There can be no protection locally if we're content to ignore the fact that there are no controls globally.

                    by oldpotsmuggler on Wed Jan 23, 2013 at 07:56:57 AM PST

                    [ Parent ]

    •  Dude, you talked about the Parlimentary system (1+ / 0-)
      Recommended by:
      Kevskos

      in the U.K. Or, really, bragged about it. And I can't bag on you. Except for the recent terrible results it often works. Here, for our legislative branch, even if there were a way to exclude our recent results, it doesn't work. Multi party, yes. "No confidence", yes. A so called two party system that really is nothing more than two wholey owned subsidiaries of the 1%, not so much.

      That having been said, I watch for you to propound any marked improvements upon what we here inherited from a once illustrious group of "Forefathers". And then I wait some more. Crickets.

      I think that your fundamental failing is that you misapprehend "democracy". And that you overly credit the democracy pessimists.

      You cannot, nor can anyone else here dispute the equality of this generation of people with the one from 1787. "Oh, guess what, THEY told us we can't go there. We're not entitled to do what they did as normal citizens, as natural humans."

      Simply put, "Balderdash."

      There can be no protection locally if we're content to ignore the fact that there are no controls globally.

      by oldpotsmuggler on Tue Jan 22, 2013 at 08:10:15 PM PST

      [ Parent ]

      •  There is a Diary, immediately (0+ / 0-)

        below Top Comments on the Diary List.

        It has some interesting points about changing the Constitution.

        I didn't really brag about the Parliamentary system, I simply described it to demonstrate why looking at British solutions to gun control is fraught with difficulty.

        I hope that the quality of debate will improve,
        but I fear we will remain Democrats.

        Who is twigg?

        by twigg on Tue Jan 22, 2013 at 08:17:48 PM PST

        [ Parent ]

        •  No it doesn't. That's pablum (I mean, CSPAN in an (1+ / 0-)
          Recommended by:
          Kevskos

          empty chamber, come on.)

          Dude, I put shit squarely on the table, and you want to dance. What the fuck is that?

          If you have reservations about the mechanics of The Second American Constitutional Convention, ask, or tell, but at least engage. Unless, of course, you can't.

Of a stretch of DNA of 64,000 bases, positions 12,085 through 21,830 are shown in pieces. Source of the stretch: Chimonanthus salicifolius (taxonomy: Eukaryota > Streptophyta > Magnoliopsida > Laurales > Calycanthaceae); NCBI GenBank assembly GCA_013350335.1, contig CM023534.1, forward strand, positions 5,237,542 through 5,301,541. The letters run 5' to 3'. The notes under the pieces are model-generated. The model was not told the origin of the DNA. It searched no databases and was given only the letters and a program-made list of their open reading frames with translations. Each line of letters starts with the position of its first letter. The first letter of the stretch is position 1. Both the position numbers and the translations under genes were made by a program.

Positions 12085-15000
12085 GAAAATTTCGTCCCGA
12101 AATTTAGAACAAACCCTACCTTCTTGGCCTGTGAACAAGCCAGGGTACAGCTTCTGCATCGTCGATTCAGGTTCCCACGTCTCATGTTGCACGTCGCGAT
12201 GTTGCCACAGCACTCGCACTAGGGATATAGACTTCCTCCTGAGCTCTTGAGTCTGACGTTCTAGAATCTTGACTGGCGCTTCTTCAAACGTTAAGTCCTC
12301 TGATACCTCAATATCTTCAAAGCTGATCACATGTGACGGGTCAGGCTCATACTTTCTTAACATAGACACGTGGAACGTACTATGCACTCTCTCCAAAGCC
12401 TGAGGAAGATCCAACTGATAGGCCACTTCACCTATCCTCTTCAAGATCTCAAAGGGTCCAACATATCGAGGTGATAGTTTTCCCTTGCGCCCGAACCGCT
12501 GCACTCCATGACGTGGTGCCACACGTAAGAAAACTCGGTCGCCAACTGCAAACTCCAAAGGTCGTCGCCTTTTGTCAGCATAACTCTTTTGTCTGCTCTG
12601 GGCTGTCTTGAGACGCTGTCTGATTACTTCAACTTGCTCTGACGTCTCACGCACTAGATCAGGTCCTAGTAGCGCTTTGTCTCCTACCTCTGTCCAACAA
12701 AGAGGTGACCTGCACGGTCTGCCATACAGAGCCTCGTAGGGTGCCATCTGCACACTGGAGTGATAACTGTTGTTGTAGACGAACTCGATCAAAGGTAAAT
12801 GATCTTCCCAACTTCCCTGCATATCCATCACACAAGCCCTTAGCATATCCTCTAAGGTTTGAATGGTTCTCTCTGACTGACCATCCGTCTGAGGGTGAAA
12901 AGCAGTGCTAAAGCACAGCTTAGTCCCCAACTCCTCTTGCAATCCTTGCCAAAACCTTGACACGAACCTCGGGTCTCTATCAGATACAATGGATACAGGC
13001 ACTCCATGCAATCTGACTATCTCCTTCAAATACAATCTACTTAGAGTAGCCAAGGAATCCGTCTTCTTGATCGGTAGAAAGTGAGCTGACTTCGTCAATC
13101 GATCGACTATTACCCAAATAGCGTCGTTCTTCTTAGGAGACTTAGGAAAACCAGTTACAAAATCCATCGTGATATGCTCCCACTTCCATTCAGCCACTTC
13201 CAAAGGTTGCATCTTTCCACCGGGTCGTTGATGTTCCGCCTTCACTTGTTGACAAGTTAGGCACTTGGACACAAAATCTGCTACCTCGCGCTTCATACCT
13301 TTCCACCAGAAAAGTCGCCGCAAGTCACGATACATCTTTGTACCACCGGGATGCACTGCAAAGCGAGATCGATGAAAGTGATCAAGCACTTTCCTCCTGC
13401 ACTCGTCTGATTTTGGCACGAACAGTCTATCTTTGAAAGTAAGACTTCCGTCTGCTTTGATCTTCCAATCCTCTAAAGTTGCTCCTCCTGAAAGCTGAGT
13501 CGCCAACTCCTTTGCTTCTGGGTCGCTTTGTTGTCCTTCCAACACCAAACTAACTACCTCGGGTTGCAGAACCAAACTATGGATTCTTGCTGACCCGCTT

There can be no protection locally if we're content to ignore the fact that there are no controls globally.

          by oldpotsmuggler on Tue Jan 22, 2013 at 08:54:19 PM PST

          [ Parent ]

          •  I did that in my first comment (0+ / 0-)

            In theory, the idea is sound.

            In practise, no one knows how it might work, if it might work, and the dangers inherent are legion.

            That is why no one is proposing such an approach.

            I hope that the quality of debate will improve,
            but I fear we will remain Democrats.

            Who is twigg?

            by twigg on Tue Jan 22, 2013 at 09:14:13 PM PST

            [ Parent ]

            •  "No one" was a couple of years ago. Me, on the (1+ / 0-)
              Recommended by:
              Kevskos

              other hand, I go back more than thirty years on this.

              Anyway, Google Con-Con. It had a session at Harvard recently. And I wish that I could have said THAT 30 years ago.

              There can be no protection locally if we're content to ignore the fact that there are no controls globally.

              by oldpotsmuggler on Tue Jan 22, 2013 at 09:36:34 PM PST

              [ Parent ]

      •  ps ... (1+ / 0-)
        Recommended by:
        Kevskos

        "Balderdash" is a great word.

        I applaud you for that :)

        I hope that the quality of debate will improve,
        but I fear we will remain Democrats.

        Who is twigg?